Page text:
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WW2 EAST AFRICA COMMAND FORMATION SIGN

WW2 EAST AFRICA COMMAND FORMATION SIGN

A rare 1st pattern formation sign, Some glue and paper to reverse. 1940 pattern.

Code: 54598

SOLD


E11R GRENADIER GUARDS ASSOCIATION BADGE

E11R GRENADIER GUARDS ASSOCIATION BADGE

An enamel badge, with Gaunt maker to reverse.

Code: 54603

17.00 GBP


WW2 X CORPS FORMATION SIGN

WW2 X CORPS FORMATION SIGN

A fine unused 1942 pattern

Code: 54615

60.00 GBP


WW2 OFFICERS DEMS FORMATION SIGN / SHOULDER TITLE.

WW2 OFFICERS DEMS FORMATION SIGN / SHOULDER TITLE.

A fine scarce Army Officers bullion British: World War Two “D.E.M.S.”(Defensively Equipped Merchant Ship) title. Circa.1939/45

Defensively Equipped Merchant Ships (DEMS) badge. The badge was worn below the gunnery rating badge on the upper right sleeve of the working rig uniform or Battle-Dress blouse of qualified personnel. This badge would normally have seriffed letters. Army personnel also qualified for this duty and wore the DEMS badge below a gunnery rate's badge on the Battle-Dress blouse.

Reference; https://www.iwm.org.uk/collections/item/object/30068688

Code: 54610

110.00 GBP


E11R GRENADIER GUARDS SHOULDER TITLES PAIR STAYBRIGHT ANODISED.

E11R GRENADIER GUARDS SHOULDER TITLES PAIR STAYBRIGHT ANODISED.

A pair of Anodised Shoulder titles.

Code: 54606

12.00 GBP


WW2 206th INDEPENDENT INFANTRY BRIGADE FORMATION SIGN

WW2 206th INDEPENDENT INFANTRY BRIGADE FORMATION SIGN

A fine rare black chess figure (King) printed on red square formation sign. Used between December 1941 and October 1943.

The brigade was formed under the title of 206th Independent Infantry Brigade (Home) for service in the United Kingdom on 12 October 1940 by amalgamation of Headquarters Lothian Sub-Area and No 6 Infantry Training Group in Scottish Command. It originally comprised three newly raised infantry battalions and one Territorial Army machine gun battalion that had seen service in the Battle of France.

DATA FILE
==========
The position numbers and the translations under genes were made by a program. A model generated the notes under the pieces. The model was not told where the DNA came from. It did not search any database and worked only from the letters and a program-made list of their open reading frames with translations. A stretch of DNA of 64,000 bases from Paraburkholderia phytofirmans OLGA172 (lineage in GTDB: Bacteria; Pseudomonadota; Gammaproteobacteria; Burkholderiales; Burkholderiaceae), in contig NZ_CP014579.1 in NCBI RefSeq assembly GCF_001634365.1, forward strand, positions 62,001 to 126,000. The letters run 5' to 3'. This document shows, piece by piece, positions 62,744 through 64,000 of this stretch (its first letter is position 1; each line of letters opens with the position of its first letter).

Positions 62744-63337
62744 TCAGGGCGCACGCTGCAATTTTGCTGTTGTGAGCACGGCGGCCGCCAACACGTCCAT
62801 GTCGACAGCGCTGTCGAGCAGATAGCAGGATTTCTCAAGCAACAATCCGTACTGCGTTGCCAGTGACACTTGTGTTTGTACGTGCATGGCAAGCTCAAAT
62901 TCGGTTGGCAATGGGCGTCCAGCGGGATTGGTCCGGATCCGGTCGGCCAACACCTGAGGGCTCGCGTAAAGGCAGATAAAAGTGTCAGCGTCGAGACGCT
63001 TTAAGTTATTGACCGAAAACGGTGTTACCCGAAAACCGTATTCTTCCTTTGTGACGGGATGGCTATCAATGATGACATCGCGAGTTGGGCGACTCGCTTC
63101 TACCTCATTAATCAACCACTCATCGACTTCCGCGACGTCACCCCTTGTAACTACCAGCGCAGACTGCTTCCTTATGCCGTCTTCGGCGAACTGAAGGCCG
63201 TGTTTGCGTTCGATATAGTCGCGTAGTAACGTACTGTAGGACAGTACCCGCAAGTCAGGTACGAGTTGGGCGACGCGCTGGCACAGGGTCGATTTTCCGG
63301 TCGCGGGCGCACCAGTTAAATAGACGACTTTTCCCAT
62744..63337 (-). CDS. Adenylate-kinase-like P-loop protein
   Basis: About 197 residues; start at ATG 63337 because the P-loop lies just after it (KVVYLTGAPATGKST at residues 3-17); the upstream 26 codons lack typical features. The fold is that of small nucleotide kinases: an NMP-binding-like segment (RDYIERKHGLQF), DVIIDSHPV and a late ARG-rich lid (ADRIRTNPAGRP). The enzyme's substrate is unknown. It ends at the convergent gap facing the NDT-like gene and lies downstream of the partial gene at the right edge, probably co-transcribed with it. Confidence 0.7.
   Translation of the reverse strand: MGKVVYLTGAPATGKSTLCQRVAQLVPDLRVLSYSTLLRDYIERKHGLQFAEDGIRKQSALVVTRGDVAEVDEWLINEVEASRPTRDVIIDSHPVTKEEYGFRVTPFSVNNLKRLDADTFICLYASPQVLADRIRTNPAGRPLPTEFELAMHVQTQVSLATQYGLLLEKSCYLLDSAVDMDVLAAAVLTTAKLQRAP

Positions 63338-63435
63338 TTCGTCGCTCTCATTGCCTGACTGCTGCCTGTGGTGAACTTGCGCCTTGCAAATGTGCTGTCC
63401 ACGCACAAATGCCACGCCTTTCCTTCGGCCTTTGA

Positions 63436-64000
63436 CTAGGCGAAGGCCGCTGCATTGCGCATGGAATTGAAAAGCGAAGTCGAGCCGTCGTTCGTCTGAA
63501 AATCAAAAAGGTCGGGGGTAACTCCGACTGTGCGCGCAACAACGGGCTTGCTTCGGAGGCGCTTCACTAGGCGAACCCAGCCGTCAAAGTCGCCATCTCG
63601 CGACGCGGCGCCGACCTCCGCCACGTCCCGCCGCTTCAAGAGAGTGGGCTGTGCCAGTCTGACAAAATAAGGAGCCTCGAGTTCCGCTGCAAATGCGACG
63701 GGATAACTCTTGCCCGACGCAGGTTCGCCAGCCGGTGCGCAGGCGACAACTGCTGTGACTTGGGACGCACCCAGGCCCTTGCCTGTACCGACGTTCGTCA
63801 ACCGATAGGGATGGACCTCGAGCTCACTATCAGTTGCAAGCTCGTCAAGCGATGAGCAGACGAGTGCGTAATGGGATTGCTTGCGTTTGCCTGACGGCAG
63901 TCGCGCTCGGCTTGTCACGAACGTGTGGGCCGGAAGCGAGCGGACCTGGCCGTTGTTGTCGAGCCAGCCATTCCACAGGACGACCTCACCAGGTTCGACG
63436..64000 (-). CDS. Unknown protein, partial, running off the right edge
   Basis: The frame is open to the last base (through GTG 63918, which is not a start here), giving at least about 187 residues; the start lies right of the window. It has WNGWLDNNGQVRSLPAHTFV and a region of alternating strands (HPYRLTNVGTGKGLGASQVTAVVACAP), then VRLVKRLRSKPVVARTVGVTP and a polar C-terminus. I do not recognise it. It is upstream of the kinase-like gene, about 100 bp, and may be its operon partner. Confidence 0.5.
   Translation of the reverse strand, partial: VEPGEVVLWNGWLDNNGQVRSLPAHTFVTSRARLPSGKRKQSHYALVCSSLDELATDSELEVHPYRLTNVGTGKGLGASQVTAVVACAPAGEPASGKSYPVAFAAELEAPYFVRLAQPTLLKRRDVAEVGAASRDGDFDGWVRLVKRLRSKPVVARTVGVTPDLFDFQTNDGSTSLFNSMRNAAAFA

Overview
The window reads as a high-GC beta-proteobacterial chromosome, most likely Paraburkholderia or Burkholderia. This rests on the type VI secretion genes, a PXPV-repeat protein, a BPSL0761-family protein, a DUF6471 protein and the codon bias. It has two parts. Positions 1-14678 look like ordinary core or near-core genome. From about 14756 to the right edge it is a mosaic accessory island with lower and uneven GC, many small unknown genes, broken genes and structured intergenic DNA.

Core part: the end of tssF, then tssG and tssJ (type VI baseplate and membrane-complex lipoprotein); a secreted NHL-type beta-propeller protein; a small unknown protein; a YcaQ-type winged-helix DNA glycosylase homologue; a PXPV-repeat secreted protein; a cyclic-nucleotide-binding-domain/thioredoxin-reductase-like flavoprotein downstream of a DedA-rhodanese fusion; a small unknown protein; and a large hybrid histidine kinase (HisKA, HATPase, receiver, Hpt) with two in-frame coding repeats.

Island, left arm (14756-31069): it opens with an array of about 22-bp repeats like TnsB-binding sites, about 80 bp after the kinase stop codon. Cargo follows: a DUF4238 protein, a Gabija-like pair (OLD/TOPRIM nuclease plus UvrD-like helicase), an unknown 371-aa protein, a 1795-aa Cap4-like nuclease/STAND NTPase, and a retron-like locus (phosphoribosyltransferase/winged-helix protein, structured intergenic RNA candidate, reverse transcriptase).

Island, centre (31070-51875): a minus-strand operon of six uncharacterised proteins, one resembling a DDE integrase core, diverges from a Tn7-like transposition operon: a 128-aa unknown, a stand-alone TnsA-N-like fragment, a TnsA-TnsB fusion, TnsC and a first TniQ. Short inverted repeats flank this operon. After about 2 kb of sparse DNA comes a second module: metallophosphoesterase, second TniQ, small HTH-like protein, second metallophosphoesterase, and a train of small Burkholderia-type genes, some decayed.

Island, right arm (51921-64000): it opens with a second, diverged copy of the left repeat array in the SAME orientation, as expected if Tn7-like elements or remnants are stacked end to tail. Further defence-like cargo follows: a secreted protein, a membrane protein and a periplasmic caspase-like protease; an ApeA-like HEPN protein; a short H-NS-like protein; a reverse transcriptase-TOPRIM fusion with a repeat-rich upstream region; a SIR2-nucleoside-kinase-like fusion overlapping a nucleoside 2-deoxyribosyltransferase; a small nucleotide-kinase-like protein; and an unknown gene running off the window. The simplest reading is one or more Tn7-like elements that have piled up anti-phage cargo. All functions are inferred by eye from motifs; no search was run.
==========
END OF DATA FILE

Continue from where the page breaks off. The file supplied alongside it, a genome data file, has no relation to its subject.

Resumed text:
Reference; Jon Mills BoBD Vol 1 page 201,
https://en.wikipedia.org/wiki/206th_Independent_Infantry_Brigade_(United_Kingdom)

Code: 54608

220.00 GBP


WW1 KINGS SHROPSHIRE LIGHT INFANTRY / 8th BATTALION LEEDS RIFLES ROIX DE GUERRE ROSETTE COCKADE.

WW1 KINGS SHROPSHIRE LIGHT INFANTRY / 8th BATTALION LEEDS RIFLES ROIX DE GUERRE ROSETTE COCKADE.

A rare ribbon rosette, cockade, complete with central button " cap badge " with rusted pin fitting and two blades to the reverse. The cockade formed from the ribbon of the French Croix De Guerre worn on the service dress cap by the 4th. Battalion K.S.L.I & 8th Battalion The Prince of Wales's Own (West Yorkshire Regiment) (Leeds Rifles). The French Croix De Guerre Awarded to certain British Units by the French Army in WW I for their support, most units wear it as a strip of ribbon on the arm.


The 1st/4th King's Shropshire Light Infantry wore a C de G cockade on the service cap up to 1941.
The tradition is now maintained by officers, WOs and sergeants of Bn HQ and E Coy of 5 LI (Volunteers).
The cockade consists of a rosette with central button and two swallow tails in the red and green of the C de G ribbon.

4th Bn KSLI, in commemoration of the gallant exploits of 1/4 KSLI at La Montagne dear Bligny on 6/6/1918 all personnel were on 3/6/1922 presented with cockades of 1914-18 C Dr G ribbon to be worn on the left side of the SD caps by all ranks.
On 1/8/1941 as an economy measure the wearing of the cockade was restricted to officers and members of the band. All other personally wore instead a 1/2" deep shoulder flash of the C de G ribbon (without the original bronzed palm emblem) at the shoulder point on both sleeves of the BD blouse.

Army Order Number 431

Grant of Honorary Distinction